NYMC Faculty Publications

First Page


Last Page


Document Type


Publication Date





Development of cortical interneurons continues until the end of human pregnancy. Premature birth deprives the newborns from the supply of maternal estrogen and a secure intrauterine environment. Indeed, preterm infants suffer from neurobehavioral disorders. This can result from both preterm birth and associated postnatal complications, which might disrupt recruitment and maturation of cortical interneurons. We hypothesized that interneuron subtypes, including parvalbumin-positive (PV(+)), somatostatin-positive (SST(+)), calretinin-positive (CalR(+)), and neuropeptide Y-positive (NPY(+)) interneurons, were recruited in the upper and lower cortical layers in a distinct manner with advancing gestational age. In addition, preterm birth would disrupt the heterogeneity of cortical interneurons, which might be reversed by estrogen treatment. These hypotheses were tested by analyzing autopsy samples from premature infants and evaluating the effect of estrogen supplementation in prematurely delivered rabbits. The PV(+) and CalR(+) neurons were abundant, whereas SST(+) and NPY(+) neurons were few in cortical layers of preterm human infants. Premature birth of infants reduced the density of PV(+) or GAD67(+) neurons and increased SST(+) interneurons in the upper cortical layers. Importantly, 17 beta-estradiol treatment in preterm rabbits increased the number of PV(+) neurons in the upper cortical layers relative to controls at postnatal day 14 (P14) and P21 and transiently reduced SST population at P14. Moreover, protein and mRNA levels of Arx, a key regulator of cortical interneuron maturation and migration, were higher in estrogen-treated rabbits relative to controls. Therefore, deficits in PV(+) and excess of SST(+) neurons in premature newborns are ameliorated by estrogen replacement, which can be attributed to elevated Arx levels. Estrogen replacement might enhance neurodevelopmental outcomes in extremely preterm infants.SIGNIFICANCE STATEMENT Premature birth often leads to neurodevelopmental delays and behavioral disorders, which may be ascribed to disturbances in the development and maturation of cortical interneurons. Here, we show that preterm birth in humans is associated with reduced population of parvalbumin-positive (PV(+)) neurons and an excess of somatostatin-expressing interneurons in the cerebral cortex. More importantly, 17 beta-estradiol treatment increased the number of PV(+) neurons in preterm-born rabbits, which appears to be mediated by an elevation in the expression of Arx transcription factor. Hence the present study highlights prematurity-induced reduction in PV(+) neurons in human infants and reversal in their population by estrogen replacement in preterm rabbits. Because preterm birth drops plasma estrogen level 100-fold, estrogen replacement in extremely preterm infants might improve their developmental outcome and minimize neurobehavioral disorders.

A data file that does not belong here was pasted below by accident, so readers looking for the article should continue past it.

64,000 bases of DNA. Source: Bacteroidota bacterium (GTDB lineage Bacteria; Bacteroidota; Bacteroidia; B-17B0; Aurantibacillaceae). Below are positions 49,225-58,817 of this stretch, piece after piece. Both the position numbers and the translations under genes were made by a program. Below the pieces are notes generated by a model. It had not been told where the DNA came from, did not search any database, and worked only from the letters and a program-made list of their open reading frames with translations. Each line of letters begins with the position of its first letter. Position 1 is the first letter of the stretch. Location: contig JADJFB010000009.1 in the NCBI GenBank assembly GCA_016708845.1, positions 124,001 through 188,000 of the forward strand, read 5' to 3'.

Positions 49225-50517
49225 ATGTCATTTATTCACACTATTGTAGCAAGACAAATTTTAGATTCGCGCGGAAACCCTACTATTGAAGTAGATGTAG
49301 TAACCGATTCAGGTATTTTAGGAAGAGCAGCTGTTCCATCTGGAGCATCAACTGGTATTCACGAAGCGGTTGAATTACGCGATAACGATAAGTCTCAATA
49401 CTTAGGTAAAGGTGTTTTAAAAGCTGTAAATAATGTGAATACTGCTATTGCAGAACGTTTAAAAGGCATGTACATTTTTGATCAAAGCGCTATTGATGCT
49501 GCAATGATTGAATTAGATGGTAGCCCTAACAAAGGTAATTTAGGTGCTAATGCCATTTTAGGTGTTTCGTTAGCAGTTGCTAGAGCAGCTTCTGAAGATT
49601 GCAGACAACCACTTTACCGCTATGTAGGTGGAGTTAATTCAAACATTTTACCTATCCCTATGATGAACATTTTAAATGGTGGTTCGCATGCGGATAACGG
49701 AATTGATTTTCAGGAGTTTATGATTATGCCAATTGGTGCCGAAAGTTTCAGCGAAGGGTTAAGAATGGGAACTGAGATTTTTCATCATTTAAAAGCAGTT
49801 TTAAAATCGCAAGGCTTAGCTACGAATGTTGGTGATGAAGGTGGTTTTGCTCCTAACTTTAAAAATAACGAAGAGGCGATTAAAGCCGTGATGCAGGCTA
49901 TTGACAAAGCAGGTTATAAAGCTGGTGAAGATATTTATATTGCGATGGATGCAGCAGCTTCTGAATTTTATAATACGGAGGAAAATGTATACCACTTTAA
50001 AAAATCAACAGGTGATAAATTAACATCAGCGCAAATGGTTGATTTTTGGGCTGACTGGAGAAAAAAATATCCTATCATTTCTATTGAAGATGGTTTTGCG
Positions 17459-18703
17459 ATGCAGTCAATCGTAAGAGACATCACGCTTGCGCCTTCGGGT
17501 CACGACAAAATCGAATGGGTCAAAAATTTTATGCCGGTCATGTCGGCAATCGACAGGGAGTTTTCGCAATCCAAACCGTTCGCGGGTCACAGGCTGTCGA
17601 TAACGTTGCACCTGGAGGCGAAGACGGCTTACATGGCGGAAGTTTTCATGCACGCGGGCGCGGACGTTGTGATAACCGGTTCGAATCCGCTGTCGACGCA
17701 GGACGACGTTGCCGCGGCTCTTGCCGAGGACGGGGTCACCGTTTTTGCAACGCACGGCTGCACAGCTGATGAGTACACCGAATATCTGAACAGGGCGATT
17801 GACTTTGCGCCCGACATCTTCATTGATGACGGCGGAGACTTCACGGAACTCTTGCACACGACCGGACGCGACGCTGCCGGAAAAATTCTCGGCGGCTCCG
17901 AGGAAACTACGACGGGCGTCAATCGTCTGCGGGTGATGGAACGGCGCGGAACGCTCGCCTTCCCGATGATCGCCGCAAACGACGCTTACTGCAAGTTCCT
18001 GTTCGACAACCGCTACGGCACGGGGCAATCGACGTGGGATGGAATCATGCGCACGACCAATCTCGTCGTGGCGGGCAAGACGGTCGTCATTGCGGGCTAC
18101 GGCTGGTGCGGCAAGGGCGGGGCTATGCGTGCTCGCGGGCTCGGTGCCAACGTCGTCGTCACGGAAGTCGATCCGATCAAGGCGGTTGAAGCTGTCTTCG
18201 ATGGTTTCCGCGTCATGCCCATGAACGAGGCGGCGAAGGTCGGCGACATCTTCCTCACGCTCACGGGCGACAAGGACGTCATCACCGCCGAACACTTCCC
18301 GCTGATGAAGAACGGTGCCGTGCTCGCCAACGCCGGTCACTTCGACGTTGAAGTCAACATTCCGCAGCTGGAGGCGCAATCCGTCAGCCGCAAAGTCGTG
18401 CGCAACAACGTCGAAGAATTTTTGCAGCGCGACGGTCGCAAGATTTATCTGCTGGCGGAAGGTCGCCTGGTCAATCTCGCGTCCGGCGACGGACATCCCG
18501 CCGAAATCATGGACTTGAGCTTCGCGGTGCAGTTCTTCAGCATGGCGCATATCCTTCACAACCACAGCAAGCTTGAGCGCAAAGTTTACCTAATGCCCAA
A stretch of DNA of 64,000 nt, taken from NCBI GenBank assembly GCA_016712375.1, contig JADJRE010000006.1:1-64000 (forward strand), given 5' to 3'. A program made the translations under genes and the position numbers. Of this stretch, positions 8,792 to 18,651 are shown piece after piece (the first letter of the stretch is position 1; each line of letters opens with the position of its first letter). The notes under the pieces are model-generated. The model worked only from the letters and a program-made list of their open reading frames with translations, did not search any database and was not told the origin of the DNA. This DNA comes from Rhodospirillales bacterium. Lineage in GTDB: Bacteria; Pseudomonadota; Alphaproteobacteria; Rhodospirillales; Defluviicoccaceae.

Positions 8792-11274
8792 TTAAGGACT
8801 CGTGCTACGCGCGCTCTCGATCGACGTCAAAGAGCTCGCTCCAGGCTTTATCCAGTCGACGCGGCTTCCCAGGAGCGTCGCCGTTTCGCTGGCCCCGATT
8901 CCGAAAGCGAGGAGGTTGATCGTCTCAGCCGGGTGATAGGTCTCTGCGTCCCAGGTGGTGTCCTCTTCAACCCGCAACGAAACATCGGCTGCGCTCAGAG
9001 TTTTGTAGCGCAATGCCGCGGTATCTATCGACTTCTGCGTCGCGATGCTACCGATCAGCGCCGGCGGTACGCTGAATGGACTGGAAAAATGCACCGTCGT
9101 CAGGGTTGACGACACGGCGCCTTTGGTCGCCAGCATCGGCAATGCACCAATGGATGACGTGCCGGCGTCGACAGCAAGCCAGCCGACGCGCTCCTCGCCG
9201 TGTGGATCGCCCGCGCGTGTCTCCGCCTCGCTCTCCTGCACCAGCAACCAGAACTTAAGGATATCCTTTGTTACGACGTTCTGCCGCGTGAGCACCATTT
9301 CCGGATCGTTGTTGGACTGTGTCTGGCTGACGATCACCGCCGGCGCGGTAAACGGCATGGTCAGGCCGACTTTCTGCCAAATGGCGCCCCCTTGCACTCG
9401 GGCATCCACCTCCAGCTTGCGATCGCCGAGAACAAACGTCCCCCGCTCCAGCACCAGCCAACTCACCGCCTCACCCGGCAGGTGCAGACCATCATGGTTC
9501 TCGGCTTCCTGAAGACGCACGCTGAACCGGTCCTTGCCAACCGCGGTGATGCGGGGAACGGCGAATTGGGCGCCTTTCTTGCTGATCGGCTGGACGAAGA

Creative Commons License

Creative Commons Attribution 4.0 International License
This work is licensed under a Creative Commons Attribution 4.0 International License.